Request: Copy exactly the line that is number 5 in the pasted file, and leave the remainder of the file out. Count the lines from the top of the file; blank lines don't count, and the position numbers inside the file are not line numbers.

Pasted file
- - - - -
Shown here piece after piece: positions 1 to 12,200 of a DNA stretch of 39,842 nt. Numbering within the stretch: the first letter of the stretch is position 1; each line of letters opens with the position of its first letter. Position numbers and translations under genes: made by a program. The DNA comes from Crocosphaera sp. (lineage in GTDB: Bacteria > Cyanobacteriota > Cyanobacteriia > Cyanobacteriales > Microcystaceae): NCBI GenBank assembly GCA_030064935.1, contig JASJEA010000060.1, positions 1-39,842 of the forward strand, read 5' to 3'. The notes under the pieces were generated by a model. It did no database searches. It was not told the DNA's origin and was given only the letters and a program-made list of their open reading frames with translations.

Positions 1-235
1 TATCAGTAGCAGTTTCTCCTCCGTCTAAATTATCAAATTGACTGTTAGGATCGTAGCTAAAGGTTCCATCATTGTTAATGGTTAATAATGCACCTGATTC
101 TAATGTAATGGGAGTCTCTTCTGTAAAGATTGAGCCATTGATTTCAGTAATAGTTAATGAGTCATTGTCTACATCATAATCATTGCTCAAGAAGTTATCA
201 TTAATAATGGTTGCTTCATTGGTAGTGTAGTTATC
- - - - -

201 TTAATAATGGTTGCTTCATTGGTAGTGTAGTTATC